- O’kane, A. A., Chevallier, O. P., Graham, S. F., Elliott, C. T., & Mooney, M. H. (2013). Metabolomic profiling of in vivo plasma responses to dioxin-associated dietary contaminant exposure in rats: Implications for identification of sources of animal and human exposure. Environmental Science and Technology, 47, 5409–5418. https://doi.org/10.1021/es305345u.CrossRefPubMedGoogle Scholar
- Pitija, K., Kamolsukyumyong, W., Vanavichit, A., Sookwong, P., & Mahatheeranont, S. (2014). Monoterpenoid allelochemicals in resistance rice varieties against brown planthoppers, Nilaparvata Lugens (Stål). Journal of Advanced Agricultural Technologies, 1, 7. https://doi.org/10.12720/joaat.1.2.82-88.CrossRefGoogle Scholar
- Refaat, J., Desoukey, S. Y., Ramadan, M. A., & Kamel, M. S. (2015). Rhoifolin: A review of sources and biological activities. International Journal of Pharmacognosy, 2, 102–109.Google Scholar
- Ren, J., Gao, F., Wu, X., Lu, X., Zeng, L., Lv, J., et al. (2016). Bph32, a novel gene encoding an unknown SCR domain-containing protein, confers resistance against the brown planthopper in rice. Scientific Reports, 6, 37645. https://doi.org/10.1038/srep37645.CrossRefPubMedPubMedCentralGoogle Scholar
- Santos, I. C. D., Almeida, A. A. F. D., Pirovani, C. P., Costa, M. G. C., Silva, M. F. D. G. F. D., Bellete, B. S., et al. (2017). Differential accumulation of flavonoids and phytohormones resulting from the canopy/rootstock interaction of citrus plants subjected to dehydration/rehydration. Plant Physiology and Biochemistry, 119, 147–158. https://doi.org/10.1016/j.plaphy.2017.08.019.CrossRefPubMedGoogle Scholar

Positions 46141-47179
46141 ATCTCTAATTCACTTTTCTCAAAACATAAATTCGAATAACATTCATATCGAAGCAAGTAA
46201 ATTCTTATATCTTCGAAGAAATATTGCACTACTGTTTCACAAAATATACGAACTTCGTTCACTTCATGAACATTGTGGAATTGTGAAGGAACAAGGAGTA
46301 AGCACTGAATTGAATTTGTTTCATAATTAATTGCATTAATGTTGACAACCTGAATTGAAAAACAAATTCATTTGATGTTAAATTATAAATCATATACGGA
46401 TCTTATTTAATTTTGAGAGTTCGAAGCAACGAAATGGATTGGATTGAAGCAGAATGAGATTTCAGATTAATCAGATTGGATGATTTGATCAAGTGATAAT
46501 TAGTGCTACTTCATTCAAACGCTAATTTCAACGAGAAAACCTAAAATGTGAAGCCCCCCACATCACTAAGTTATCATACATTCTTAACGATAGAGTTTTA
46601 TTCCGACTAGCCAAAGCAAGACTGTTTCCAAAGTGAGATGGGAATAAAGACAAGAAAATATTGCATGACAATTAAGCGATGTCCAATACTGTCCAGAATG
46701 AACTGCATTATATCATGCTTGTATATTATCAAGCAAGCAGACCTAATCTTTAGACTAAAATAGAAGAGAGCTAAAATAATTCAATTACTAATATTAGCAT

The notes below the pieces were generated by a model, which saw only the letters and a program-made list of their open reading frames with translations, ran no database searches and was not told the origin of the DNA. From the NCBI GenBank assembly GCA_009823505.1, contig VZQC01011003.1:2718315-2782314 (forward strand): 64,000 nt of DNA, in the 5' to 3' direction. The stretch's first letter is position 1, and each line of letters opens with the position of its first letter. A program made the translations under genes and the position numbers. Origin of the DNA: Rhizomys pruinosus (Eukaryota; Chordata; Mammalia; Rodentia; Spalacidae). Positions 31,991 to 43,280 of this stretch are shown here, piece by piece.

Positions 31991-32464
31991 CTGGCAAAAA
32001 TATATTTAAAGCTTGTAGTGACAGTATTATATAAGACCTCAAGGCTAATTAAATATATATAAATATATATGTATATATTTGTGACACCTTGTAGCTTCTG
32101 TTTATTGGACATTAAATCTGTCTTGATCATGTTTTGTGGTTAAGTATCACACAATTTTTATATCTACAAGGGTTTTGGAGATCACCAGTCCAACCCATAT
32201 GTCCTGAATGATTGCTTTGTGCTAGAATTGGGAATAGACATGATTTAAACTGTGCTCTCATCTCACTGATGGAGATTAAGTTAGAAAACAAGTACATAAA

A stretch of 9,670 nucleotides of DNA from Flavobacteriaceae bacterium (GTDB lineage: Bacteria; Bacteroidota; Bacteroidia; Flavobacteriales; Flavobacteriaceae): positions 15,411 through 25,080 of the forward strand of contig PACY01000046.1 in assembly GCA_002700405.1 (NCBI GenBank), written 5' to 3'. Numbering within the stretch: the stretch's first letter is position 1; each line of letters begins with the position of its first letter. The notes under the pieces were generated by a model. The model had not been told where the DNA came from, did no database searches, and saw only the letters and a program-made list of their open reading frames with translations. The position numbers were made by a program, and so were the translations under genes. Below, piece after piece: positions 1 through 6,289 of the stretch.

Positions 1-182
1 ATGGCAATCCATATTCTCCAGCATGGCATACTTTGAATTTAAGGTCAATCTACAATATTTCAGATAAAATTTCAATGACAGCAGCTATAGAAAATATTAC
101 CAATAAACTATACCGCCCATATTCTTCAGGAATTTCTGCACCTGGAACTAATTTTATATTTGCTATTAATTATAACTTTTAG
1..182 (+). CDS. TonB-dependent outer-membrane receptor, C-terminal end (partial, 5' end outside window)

- Stevenson, P. C., Kimmins, F. M., Grayer, R. J., & Raveendranath, S. (1996). Schaftosides from rice phloem as feeding inhibitors and resistance factors to brown planthoppers, Nilaparvata lugens. In E. Städler, M. Rowell-Rahier, & R. Bauer (Eds.), Proceedings of the 9th International Symposium on Insect-Plant Relationships. Dordrecht: Springer.Google Scholar
- Sumner, L. W., Amberg, A., Barrett, D., Beale, M. H., Beger, R., Daykin, C. A., et al. (2007). Proposed minimum reporting standards for chemical analysis Chemical Analysis Working Group (CAWG) Metabolomics Standards Initiative (MSI). Metabolomics: Official Journal of the Metabolomic Society, 3, 211–221. https://doi.org/10.1007/s11306-007-0082-2.CrossRefGoogle Scholar
- Tenango, M. P., Hernández, M. S., & Hernández, E. A. (2017). Flavonoids in agriculture, flavonoids—from biosynthesis to human health. IntechOpen.Google Scholar
- Uawisetwathana, U., Graham, S., Kamolsukyunyong, W., Sukhaket, W., Klanchui, A., Toojinda, T., et al. (2015). Quantitative 1H NMR metabolome profiling of Thai Jasmine rice (Oryza sativa) reveals primary metabolic response during brown planthopper infestation. Metabolomics, 11, 1640–1655. https://doi.org/10.1007/s11306-015-0817-4.CrossRefGoogle Scholar
- Xu, Y., Correa, E., & Goodacre, R. (2013). Integrating multiple analytical platforms and chemometrics for comprehensive metabolic profiling: Application to meat spoilage detection. Analytical and Bioanalytical Chemistry, 405, 5063–5074. https://doi.org/10.1007/s00216-013-6884-3.CrossRefPubMedGoogle Scholar